Testimony to this, it was able to provide 40 cars with batteries just 12 months after being selected for the job. Although the brakes were put on the project in 2012, WAE had done the groundwork on the batteries to power its motors by then. This will be driven by an expected 40 per cent increase in knowledge of battery chemistry, which will ultimately trickle down into our everyday appliances.
It’s the first time that we’ve been involved with a programme where you don’t have the luxury of an internal combustion engine to lean on,” the company says. The batteries showed remarkable reliability in the inaugural Formula E season, with only one failure in 440 race starts. In addition to precisely defined functional properties, low weight and a high degree of stability are usually crucial requirements.
In collaboration with the "Formula Student" teams, EOS solves problems where conventional production techniques fail."Uni Stuttgart" racing team used the EOS laser sintering method to create a particularly light and stable wheelsuspension , while Global Formula Racing Team produced a compact, modular battery system for its electrically-powered racing car series. Back in F1, WAE manufactured its own energy storage mechanisms for the Kinetic Energy Recovery System (KERS) which was introduced in 2009. The electronic control unit (ECU) needs to interpret commands from the accelerator pedal as requests for torque and determine when to switch from motor to generator control. However, they lag behind today’s batteries in terms of energy density and they leak current far more readily. These components significantly increased the performance of these monocoque racing vehicles. What is more, users have a diverse range of materials at their disposal: EOS offers a broad spectrum of high-quality metals and plastics with various properties. After a highly successful 2012 season, the "Uni Stuttgart" racing team finally achieved overall victory at Hockenheimring.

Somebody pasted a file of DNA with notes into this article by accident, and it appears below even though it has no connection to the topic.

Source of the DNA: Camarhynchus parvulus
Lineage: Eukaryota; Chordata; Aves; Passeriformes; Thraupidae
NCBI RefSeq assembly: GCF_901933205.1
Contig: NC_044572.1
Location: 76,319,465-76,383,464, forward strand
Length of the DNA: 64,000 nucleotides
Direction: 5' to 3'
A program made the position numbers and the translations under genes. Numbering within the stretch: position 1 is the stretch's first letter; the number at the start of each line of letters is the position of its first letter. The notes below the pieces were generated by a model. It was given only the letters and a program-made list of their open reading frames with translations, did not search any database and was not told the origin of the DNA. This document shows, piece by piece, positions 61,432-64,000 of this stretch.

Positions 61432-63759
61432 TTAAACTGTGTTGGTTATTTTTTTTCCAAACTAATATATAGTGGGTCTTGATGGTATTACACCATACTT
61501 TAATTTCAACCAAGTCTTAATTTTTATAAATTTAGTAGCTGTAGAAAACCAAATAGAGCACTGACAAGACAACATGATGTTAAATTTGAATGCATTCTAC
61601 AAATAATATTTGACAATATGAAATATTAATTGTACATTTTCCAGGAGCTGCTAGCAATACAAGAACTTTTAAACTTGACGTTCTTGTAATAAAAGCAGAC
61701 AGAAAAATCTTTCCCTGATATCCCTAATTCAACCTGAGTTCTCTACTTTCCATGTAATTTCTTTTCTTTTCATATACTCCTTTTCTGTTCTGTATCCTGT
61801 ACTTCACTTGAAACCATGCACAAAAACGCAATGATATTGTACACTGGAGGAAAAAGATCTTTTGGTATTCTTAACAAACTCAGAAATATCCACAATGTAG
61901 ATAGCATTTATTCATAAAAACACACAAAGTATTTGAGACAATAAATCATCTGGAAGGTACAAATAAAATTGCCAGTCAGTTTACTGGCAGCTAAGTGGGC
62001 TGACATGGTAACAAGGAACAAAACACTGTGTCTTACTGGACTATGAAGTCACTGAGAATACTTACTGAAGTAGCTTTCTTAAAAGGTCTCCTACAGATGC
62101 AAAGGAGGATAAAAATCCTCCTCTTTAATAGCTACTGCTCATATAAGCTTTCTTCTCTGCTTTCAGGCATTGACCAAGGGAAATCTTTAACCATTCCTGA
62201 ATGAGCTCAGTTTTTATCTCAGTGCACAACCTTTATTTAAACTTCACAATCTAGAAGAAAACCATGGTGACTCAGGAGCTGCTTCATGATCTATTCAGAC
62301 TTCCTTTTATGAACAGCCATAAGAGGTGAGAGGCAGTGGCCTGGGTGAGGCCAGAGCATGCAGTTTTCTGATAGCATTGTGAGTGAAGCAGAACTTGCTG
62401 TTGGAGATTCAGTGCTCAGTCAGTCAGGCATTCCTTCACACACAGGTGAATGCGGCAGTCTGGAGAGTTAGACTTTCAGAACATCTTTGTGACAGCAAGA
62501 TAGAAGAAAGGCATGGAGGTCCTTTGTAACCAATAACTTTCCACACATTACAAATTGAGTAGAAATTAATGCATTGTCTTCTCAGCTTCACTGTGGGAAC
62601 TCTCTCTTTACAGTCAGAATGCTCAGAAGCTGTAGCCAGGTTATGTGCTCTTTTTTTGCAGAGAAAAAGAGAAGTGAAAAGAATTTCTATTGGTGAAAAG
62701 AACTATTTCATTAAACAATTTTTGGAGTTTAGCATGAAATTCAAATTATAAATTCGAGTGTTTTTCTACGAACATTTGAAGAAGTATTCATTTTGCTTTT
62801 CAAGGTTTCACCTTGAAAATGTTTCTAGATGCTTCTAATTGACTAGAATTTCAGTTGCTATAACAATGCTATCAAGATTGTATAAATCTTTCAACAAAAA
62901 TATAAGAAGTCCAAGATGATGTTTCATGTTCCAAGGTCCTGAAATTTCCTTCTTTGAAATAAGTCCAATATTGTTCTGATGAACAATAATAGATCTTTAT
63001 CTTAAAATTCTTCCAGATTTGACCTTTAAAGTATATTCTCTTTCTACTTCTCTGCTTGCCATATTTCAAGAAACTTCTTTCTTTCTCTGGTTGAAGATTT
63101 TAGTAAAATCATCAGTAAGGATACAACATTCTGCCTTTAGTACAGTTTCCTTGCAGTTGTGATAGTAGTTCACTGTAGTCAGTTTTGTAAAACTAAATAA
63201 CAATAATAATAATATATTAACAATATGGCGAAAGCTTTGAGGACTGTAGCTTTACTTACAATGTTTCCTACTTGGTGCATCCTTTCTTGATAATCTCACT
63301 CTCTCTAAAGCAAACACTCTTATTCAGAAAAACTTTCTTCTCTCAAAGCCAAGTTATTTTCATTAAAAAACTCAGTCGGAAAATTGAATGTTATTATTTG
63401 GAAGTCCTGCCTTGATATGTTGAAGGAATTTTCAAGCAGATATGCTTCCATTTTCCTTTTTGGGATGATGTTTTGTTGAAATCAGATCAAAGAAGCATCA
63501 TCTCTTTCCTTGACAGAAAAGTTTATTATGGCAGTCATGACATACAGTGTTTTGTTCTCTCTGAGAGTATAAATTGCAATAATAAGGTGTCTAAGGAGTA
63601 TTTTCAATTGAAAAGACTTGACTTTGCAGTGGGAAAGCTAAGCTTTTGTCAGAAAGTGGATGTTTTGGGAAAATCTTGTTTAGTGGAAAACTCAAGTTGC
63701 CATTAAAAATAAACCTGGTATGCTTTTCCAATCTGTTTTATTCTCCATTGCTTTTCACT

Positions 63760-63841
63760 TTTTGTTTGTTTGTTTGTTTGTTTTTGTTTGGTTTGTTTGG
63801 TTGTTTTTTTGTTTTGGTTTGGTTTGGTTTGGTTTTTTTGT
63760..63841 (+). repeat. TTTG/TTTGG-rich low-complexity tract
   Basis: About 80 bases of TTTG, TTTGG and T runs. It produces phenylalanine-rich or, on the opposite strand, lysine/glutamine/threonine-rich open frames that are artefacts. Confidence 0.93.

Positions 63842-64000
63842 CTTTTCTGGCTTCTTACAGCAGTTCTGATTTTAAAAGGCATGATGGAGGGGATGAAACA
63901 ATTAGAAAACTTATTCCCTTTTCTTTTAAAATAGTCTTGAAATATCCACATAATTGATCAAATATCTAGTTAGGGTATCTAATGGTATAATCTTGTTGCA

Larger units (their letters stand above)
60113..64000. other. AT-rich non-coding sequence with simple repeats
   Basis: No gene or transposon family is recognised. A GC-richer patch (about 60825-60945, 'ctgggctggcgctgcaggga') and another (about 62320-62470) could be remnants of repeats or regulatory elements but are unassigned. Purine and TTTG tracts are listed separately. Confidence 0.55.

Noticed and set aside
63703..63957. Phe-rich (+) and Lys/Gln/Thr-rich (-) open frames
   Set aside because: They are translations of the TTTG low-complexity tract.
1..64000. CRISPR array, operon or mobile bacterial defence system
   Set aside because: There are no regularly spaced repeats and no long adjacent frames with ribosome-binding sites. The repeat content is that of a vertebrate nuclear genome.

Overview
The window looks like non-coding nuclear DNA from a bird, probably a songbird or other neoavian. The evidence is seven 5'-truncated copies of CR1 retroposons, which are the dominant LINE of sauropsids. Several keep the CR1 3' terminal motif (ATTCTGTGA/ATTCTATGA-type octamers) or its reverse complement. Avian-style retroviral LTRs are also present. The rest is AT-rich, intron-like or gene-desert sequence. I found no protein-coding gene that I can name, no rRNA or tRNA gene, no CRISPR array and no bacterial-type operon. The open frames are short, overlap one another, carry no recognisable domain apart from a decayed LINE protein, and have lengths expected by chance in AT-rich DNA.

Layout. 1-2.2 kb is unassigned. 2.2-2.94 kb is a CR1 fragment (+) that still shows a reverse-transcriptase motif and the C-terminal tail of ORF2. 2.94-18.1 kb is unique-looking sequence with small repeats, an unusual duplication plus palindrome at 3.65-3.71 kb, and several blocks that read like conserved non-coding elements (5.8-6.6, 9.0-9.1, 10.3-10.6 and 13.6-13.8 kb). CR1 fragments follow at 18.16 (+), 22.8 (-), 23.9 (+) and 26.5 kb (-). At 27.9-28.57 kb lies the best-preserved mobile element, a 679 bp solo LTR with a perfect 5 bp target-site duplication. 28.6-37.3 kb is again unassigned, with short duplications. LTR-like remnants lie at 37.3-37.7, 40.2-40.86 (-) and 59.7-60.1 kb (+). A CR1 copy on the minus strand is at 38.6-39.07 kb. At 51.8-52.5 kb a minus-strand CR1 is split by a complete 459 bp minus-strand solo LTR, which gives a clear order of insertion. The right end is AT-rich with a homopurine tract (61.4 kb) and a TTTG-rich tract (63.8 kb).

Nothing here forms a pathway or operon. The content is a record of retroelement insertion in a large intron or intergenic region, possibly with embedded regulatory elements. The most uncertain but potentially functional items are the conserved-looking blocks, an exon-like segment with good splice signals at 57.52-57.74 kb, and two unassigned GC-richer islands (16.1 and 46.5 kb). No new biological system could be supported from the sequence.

It is because of these benefits that there are so many motor racing teams using EOS Additive Manufacturing techniques. The only difference is that both the last mentioned batteries are stronger means it will work for more time.



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Comments Formula for battery acid